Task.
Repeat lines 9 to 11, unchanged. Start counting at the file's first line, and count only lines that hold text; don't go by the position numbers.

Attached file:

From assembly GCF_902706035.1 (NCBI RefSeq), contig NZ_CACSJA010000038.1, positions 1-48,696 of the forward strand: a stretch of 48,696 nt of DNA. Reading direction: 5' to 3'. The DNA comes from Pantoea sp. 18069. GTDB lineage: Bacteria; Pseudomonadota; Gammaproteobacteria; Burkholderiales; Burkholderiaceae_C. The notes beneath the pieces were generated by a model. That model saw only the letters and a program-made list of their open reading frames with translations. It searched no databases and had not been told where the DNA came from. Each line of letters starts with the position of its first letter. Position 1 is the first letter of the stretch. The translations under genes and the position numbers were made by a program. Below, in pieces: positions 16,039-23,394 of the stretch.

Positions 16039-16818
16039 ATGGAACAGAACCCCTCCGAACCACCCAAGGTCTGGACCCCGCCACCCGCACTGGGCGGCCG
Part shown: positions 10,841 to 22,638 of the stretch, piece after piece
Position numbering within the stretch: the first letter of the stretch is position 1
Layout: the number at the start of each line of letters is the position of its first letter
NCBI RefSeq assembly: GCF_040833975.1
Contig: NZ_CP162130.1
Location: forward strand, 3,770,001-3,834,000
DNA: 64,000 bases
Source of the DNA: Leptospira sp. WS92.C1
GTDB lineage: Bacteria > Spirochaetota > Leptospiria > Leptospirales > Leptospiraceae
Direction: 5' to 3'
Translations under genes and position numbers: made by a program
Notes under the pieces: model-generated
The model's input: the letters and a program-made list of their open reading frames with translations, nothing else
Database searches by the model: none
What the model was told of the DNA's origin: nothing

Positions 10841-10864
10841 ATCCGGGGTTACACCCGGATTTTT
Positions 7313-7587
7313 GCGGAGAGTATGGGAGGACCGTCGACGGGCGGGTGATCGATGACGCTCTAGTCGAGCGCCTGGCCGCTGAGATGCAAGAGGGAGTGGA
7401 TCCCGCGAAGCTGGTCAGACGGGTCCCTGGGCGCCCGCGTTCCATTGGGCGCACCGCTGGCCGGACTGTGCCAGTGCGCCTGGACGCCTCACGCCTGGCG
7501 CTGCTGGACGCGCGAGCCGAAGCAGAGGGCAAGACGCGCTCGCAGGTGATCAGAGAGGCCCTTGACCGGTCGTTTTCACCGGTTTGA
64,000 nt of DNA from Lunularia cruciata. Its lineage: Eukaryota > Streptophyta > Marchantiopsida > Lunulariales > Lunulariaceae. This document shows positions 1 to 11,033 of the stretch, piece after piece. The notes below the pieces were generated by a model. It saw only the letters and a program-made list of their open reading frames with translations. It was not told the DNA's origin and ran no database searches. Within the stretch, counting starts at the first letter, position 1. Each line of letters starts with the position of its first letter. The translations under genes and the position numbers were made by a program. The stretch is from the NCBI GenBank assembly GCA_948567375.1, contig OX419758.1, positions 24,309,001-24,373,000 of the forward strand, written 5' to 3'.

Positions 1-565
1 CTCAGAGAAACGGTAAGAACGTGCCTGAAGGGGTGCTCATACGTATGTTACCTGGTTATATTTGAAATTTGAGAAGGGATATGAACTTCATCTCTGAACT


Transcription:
Location: forward strand, 3,770,001-3,834,000
DNA: 64,000 bases
Source of the DNA: Leptospira sp. WS92.C1